After emerging from crippling debts and a very public accounting scandal, Tyco has launched a searing review of its global legal advisers, with European law firms next in line to face the spotlight.
So far, the manufacturing conglomerate has taken an axe to its US legal advisers. From a line-up of 25 law firms Tyco used for corporate advice, only two remain – White & Case as primary adviser with Foley & Lardner providing backup.
The most swingeing cuts have hit Tyco’s litigation lawyers. When the company began the review, it turned to 750 law firms for litigation in the US, and was using 300 for product liability litigation alone. Now Tyco has appointed just one, Shook Hardy & Bacon, which will operate on a fixed-fee arrangement with performance bonuses.
The dramatic reduction of litigation law firms has been overseen by Jim Michalowicz, who was recruited from DuPont as litigation programme manager in January 2004 to assist deputy general counsel/litigation Gardner Courson with the process.
In IP, adviser numbers have dropped from 50 US firms to three, led by Chicago’s Bartlit Beck Herman Palenchar & Scott.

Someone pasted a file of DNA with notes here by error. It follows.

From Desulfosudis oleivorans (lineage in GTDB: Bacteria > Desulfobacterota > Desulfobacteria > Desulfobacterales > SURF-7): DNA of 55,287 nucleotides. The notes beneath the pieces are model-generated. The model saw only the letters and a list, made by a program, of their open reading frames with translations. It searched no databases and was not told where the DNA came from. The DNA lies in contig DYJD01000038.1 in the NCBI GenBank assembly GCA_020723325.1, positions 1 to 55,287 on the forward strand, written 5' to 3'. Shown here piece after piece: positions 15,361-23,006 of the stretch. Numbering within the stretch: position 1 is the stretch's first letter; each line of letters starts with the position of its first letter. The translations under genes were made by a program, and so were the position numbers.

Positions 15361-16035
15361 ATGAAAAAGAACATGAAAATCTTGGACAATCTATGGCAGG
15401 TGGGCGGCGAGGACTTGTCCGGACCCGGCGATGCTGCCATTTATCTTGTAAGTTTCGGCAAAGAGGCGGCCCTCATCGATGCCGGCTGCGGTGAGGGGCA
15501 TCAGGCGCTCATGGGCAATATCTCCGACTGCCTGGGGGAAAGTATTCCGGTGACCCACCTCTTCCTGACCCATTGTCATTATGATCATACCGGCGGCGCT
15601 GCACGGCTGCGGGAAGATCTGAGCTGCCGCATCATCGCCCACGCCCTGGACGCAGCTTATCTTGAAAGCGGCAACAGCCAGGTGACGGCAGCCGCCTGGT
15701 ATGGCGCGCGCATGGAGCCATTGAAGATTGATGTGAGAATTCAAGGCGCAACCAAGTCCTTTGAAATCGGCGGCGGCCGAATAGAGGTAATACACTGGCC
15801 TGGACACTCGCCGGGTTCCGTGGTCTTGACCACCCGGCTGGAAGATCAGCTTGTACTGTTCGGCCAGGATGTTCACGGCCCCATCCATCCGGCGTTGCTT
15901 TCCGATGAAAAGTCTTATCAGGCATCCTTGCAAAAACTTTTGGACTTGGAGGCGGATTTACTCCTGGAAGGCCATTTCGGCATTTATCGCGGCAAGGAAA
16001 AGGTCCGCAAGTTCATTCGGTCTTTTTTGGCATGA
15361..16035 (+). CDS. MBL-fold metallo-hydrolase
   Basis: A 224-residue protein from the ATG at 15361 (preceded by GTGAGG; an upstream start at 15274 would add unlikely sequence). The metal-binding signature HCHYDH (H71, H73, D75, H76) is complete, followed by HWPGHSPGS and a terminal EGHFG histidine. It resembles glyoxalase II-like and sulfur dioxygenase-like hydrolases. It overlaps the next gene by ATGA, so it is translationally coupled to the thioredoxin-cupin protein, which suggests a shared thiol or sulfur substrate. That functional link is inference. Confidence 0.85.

Tyco is using a process based on the ‘Six Sigma’ quality improvement methodology, which was pioneered by Motorola and General Electric to improve a company’s operational performance by identifying and eliminating defects in manufacturing and service-related processes.
Tyco’s deputy general counsel/corporate Tim Flanigan headed the corporate firm review.
Flanigan and Courson, both recruited by Tyco general counsel William Lytton in late 2002, have now turned their attention to their international law firms, with the latter visiting London recently to discuss with his in-house team how to streamline the firms used in Europe.
Flanigan has conducted consultations in Asia, with Latin America and Australasia to follow.